August 2, 2016

Rejections––Good or Bad?

By Susan Reichert, Editor-in-Chief for Southern Writers Magazine

Okay, no one likes rejection in any form by anybody.  When a writer gets a rejection letter this is what they hear:

…We refuse to accept your writing it isn’t good enough.
…We are turning you down because we think you can’t write.
…Who do you think you are?
…What gave you the idea you could write?
…Don’t bother us again.
…This is garbage.

When you received a rejection, is this what you heard? For most writers this is a definite low point.

I have to tell you, if you’ve had your writing rejected, you are in good company.  On the website  I found the following:

Agatha Christie, 5 years of continuous rejection before landing a publishing deal. Book sales in excess of $2 billion.

J. K. Rowling, 12 rejections until an eight-year-old daughter of a Bloomsbury editor demanded to read the rest of the book. They said she had little chance of making a living in children’s books. Harry Potter and the Philosopher’s Stone spawned a series with record sales.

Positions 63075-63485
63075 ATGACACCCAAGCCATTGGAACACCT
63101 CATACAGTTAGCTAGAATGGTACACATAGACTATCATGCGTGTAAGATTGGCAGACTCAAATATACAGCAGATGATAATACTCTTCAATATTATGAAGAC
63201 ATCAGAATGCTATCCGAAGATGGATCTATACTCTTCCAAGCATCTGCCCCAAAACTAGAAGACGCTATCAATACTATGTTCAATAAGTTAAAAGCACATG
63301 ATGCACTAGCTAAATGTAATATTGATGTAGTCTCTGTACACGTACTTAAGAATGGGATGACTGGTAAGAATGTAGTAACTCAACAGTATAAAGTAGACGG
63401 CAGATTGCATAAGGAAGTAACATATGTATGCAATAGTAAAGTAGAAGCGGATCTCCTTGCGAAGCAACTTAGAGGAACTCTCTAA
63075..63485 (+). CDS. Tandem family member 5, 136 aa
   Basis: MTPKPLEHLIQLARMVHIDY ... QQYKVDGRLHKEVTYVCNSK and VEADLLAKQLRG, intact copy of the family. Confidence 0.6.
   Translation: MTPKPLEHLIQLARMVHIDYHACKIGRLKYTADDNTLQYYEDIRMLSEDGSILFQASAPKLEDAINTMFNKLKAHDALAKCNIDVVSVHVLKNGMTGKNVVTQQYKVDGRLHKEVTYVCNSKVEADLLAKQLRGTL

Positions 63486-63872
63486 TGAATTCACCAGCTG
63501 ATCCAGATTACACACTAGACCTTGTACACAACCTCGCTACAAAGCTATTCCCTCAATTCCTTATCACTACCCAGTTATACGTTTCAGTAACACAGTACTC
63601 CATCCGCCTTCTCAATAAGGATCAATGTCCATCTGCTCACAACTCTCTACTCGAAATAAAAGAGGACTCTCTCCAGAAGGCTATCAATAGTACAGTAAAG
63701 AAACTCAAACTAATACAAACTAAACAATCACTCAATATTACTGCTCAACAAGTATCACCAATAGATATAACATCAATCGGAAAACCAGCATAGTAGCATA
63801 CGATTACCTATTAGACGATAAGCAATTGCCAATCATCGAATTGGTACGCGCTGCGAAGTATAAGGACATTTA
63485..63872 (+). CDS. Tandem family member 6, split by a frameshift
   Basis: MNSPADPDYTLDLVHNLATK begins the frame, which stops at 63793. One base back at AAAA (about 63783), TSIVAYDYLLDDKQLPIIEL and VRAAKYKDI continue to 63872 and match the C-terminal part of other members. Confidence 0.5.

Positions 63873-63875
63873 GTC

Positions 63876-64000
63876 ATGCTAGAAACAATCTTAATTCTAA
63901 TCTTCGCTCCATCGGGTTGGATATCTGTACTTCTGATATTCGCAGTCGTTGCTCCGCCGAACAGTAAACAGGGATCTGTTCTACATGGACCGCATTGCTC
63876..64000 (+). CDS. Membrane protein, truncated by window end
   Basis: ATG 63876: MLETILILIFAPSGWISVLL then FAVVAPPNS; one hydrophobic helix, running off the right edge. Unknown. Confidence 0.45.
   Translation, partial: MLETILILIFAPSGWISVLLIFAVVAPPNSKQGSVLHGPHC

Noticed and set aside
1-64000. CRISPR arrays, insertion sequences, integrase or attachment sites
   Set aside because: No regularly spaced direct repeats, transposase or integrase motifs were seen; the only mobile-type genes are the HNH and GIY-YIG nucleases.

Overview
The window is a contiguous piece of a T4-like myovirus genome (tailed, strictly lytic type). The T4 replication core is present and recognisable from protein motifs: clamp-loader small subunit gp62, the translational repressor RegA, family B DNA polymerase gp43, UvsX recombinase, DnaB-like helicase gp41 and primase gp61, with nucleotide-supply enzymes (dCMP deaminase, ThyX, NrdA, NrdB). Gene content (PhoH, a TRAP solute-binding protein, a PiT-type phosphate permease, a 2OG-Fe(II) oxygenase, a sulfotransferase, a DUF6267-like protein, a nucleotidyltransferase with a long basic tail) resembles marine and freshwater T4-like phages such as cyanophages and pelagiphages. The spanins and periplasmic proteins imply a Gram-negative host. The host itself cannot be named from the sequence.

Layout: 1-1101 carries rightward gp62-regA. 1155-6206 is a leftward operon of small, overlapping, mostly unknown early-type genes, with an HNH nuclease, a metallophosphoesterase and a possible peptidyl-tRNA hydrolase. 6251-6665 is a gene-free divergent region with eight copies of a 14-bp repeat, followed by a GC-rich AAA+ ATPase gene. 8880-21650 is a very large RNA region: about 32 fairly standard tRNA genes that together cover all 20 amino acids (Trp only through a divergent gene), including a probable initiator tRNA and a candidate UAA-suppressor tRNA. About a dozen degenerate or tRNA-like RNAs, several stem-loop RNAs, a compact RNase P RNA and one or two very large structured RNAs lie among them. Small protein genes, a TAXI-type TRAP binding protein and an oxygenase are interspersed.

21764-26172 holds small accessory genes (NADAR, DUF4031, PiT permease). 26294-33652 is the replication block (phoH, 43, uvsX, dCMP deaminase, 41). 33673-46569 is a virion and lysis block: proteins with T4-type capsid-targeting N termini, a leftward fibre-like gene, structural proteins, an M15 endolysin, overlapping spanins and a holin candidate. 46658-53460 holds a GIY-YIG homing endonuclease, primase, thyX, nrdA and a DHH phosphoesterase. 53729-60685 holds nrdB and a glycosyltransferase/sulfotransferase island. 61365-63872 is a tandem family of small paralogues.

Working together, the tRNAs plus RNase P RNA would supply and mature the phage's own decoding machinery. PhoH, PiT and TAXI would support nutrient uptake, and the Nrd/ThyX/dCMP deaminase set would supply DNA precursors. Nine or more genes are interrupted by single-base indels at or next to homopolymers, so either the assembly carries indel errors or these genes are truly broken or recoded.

Louis L’Amour, 200 rejections before Bantam Publishing took a chance. Over 330 million sales.

Dr. Seuss was told his work was too different and wouldn’t sell. Over 300 milliion sales.

Zane Grey was told, “You have no business being a writer.” Over 250 million copies of his books in print.

Jack Canfield and Mark Victor Hansen, 140 rejections, Chicken Soup for the Soul sells 125 million copies.

Margaret Mitchell, 39 rejections. Gone With The Wind sells 30 million copies.

Kathryn Stockett, 60 rejections on her book The Help.

Well, as you can see, quite a few well-known authors have been rejected yet they persisted and went on to be top selling authors.

To see more authors became successful in spite of the rejections, you can check out this site: .

The secret is to recognize rejections happen. We don’t have to like them, but we should not let them stop us for writing and sending out.

Persistence is the key. If you look at the writers above, who all received rejections, they didn’t let those rejections stop them.

Years ago when I started out in sales, they taught us to call twenty-five companies and present our sales pitch. Out of these twenty-five, we would receive three who would be interested and out of those three, we would get one sale. In other words, one sale for every twenty-five calls.

It takes a lot of effort to be successful whether you are a writer or in sales or any profession. But it is definitely worth it. Ask Stephen King! He was rejected thirty times before Carrie was published.

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